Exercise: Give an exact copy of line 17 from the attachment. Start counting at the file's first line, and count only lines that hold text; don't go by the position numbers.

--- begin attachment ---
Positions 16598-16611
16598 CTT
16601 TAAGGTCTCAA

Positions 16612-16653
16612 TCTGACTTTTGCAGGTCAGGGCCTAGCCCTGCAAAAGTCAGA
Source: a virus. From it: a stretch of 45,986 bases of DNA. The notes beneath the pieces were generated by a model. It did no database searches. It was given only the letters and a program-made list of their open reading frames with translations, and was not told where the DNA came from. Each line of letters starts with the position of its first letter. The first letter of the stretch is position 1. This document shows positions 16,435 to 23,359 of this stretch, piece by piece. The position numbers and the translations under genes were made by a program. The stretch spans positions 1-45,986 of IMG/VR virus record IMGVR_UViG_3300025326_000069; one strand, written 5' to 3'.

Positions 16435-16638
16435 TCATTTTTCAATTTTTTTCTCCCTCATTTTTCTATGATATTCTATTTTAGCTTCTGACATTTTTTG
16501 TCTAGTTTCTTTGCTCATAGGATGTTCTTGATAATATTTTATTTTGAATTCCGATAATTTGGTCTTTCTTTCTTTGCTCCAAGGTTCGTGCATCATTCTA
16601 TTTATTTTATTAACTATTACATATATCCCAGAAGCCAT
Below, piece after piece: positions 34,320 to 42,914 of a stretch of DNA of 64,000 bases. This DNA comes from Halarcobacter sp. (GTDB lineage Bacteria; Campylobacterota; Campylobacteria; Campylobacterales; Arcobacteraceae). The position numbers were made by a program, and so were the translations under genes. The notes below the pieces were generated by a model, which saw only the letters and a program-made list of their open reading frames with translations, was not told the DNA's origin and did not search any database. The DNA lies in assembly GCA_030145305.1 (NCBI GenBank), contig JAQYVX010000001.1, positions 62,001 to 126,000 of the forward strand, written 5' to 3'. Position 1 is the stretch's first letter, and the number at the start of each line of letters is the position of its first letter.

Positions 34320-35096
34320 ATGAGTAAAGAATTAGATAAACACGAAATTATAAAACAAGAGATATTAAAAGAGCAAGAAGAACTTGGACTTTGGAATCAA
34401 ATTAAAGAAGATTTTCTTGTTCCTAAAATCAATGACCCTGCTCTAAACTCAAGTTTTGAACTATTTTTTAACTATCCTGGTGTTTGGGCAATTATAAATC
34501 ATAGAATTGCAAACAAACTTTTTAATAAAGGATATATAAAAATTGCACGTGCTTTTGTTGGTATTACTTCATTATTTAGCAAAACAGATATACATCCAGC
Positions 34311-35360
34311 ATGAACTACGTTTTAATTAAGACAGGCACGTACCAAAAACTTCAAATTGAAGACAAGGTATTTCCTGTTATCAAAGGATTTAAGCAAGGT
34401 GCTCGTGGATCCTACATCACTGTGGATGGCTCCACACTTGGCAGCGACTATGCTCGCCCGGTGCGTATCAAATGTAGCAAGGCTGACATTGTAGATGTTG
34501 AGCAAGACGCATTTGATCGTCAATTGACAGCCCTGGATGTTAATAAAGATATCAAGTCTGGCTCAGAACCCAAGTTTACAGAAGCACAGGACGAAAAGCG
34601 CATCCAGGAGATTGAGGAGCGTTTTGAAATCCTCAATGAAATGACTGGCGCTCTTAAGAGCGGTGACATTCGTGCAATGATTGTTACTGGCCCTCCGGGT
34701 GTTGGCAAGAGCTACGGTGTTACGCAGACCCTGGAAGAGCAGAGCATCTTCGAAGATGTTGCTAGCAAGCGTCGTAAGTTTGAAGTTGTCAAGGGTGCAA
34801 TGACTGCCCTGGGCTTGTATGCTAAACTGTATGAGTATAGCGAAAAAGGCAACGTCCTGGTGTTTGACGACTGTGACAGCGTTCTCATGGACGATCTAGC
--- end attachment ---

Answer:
34311 ATGAACTACGTTTTAATTAAGACAGGCACGTACCAAAAACTTCAAATTGAAGACAAGGTATTTCCTGTTATCAAAGGATTTAAGCAAGGT